Background:** Red snapper in the Gulf of Mexico and black sea bass in the South Atlantic have become iconic to many recreational fishermen as examples of federal fisheries management gone completely off the tracks. For some years, empirical evidence — and, more recently, statistical evidence as well — has established beyond doubt the great abundance of red snapper in the Gulf, where ironically, anglers faced their shortest season ever, a mere 40 days. Now Louisiana is moving to defy federal law and join Texas in setting separate, longer seasons in its waters. Black sea bass stocks in the South Atlantic are responding to management and rapidly rebuilding. As with snapper in the Gulf, recreational anglers are encountering them more frequently and catching their meager quota far more quickly, resulting in long closures of the fishery and compounding an already difficult offshore angling environment reeling from closures._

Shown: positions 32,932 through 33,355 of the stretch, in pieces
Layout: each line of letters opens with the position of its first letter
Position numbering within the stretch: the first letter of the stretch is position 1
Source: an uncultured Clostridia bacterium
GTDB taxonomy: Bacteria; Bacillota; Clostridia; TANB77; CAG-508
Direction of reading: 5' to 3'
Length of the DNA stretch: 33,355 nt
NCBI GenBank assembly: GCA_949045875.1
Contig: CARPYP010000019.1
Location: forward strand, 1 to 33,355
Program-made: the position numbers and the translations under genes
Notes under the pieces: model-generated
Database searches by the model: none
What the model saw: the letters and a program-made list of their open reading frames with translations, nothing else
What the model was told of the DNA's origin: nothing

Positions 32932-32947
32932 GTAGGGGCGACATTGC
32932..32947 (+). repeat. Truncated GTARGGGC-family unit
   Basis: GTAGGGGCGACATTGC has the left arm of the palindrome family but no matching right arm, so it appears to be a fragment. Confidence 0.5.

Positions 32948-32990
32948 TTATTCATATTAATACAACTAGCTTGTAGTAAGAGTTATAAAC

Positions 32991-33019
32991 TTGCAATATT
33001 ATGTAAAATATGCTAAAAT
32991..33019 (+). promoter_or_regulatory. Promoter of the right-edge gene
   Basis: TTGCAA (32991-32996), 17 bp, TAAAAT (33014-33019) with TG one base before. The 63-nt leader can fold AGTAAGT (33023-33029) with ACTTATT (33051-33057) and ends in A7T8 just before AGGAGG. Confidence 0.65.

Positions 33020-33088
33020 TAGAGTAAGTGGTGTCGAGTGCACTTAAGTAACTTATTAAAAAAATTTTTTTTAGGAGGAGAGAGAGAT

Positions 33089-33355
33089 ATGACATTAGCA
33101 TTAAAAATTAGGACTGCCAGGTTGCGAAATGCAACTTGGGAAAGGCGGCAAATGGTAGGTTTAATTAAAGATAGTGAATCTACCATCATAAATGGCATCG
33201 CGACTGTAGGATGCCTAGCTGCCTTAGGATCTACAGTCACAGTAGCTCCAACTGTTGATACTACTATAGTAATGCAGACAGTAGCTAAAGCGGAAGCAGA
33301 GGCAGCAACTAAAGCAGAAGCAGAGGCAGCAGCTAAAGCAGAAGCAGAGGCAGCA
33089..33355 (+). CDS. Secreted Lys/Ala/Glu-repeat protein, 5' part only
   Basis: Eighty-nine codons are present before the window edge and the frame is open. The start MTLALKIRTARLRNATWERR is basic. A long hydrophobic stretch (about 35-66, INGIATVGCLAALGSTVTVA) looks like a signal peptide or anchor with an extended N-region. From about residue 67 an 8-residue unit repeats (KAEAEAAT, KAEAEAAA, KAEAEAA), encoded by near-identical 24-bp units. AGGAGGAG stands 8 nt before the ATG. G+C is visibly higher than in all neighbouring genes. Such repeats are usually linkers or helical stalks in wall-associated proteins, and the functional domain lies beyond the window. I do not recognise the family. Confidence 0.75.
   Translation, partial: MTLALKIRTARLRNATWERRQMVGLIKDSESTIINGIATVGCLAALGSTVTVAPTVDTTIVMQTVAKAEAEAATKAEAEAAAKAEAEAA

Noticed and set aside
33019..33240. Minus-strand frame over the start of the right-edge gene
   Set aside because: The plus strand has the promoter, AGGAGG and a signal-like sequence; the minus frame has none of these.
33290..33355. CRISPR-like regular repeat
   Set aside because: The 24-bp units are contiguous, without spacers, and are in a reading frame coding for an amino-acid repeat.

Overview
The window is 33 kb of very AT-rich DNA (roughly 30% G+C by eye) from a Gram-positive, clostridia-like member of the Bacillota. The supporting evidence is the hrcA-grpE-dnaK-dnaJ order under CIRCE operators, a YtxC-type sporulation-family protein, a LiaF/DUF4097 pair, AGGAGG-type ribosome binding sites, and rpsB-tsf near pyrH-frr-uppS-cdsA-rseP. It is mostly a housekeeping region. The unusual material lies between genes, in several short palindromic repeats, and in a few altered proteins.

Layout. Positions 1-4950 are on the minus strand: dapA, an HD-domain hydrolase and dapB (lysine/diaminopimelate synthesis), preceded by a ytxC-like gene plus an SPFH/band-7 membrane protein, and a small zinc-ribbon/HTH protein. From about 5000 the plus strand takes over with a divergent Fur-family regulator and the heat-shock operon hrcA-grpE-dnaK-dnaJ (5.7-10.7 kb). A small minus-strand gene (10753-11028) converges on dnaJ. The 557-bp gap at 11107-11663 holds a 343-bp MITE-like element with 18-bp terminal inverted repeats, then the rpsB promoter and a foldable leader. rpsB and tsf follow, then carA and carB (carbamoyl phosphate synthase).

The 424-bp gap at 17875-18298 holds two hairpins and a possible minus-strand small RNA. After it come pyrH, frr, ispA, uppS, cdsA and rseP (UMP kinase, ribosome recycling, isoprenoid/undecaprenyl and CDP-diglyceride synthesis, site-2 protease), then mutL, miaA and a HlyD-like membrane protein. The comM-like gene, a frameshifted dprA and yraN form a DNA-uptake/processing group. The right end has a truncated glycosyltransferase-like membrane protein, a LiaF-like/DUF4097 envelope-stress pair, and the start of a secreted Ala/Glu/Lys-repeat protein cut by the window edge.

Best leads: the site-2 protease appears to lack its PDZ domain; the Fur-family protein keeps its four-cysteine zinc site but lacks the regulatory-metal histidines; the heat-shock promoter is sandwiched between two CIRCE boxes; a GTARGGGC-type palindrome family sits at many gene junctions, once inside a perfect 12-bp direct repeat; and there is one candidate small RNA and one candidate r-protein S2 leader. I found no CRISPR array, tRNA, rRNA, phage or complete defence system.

SPORT FISHING:_ What, if anything, would your administration do to a) give managers the resources (funding) to assess fish stocks such as red snapper/black sea bass as well as the ability to manage them according to current conditions; and b) reduce the apparent disparity between rebounding stocks and the opportunity anglers are being given to participate in those fisheries?